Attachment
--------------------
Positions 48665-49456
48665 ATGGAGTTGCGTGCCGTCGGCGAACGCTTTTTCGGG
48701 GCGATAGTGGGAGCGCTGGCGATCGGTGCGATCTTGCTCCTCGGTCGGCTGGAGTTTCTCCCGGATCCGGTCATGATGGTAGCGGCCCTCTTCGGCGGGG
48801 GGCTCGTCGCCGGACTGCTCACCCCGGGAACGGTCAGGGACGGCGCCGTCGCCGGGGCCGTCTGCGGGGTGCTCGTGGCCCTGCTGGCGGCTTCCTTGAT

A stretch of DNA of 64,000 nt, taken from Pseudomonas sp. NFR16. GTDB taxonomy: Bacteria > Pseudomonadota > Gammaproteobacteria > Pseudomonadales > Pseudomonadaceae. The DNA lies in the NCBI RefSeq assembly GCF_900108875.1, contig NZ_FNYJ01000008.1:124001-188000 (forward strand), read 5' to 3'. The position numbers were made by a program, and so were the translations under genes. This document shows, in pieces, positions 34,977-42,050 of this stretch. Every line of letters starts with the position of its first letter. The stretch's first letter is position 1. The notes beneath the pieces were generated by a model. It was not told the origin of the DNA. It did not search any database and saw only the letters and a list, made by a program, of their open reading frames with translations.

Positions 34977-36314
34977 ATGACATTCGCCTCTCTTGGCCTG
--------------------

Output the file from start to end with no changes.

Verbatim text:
Positions 48665-49456
48665 ATGGAGTTGCGTGCCGTCGGCGAACGCTTTTTCGGG
48701 GCGATAGTGGGAGCGCTGGCGATCGGTGCGATCTTGCTCCTCGGTCGGCTGGAGTTTCTCCCGGATCCGGTCATGATGGTAGCGGCCCTCTTCGGCGGGG
48801 GGCTCGTCGCCGGACTGCTCACCCCGGGAACGGTCAGGGACGGCGCCGTCGCCGGGGCCGTCTGCGGGGTGCTCGTGGCCCTGCTGGCGGCTTCCTTGAT

A stretch of DNA of 64,000 nt, taken from Pseudomonas sp. NFR16. GTDB taxonomy: Bacteria > Pseudomonadota > Gammaproteobacteria > Pseudomonadales > Pseudomonadaceae. The DNA lies in the NCBI RefSeq assembly GCF_900108875.1, contig NZ_FNYJ01000008.1:124001-188000 (forward strand), read 5' to 3'. The position numbers were made by a program, and so were the translations under genes. This document shows, in pieces, positions 34,977-42,050 of this stretch. Every line of letters starts with the position of its first letter. The stretch's first letter is position 1. The notes beneath the pieces were generated by a model. It was not told the origin of the DNA. It did not search any database and saw only the letters and a list, made by a program, of their open reading frames with translations.

Positions 34977-36314
34977 ATGACATTCGCCTCTCTTGGCCTG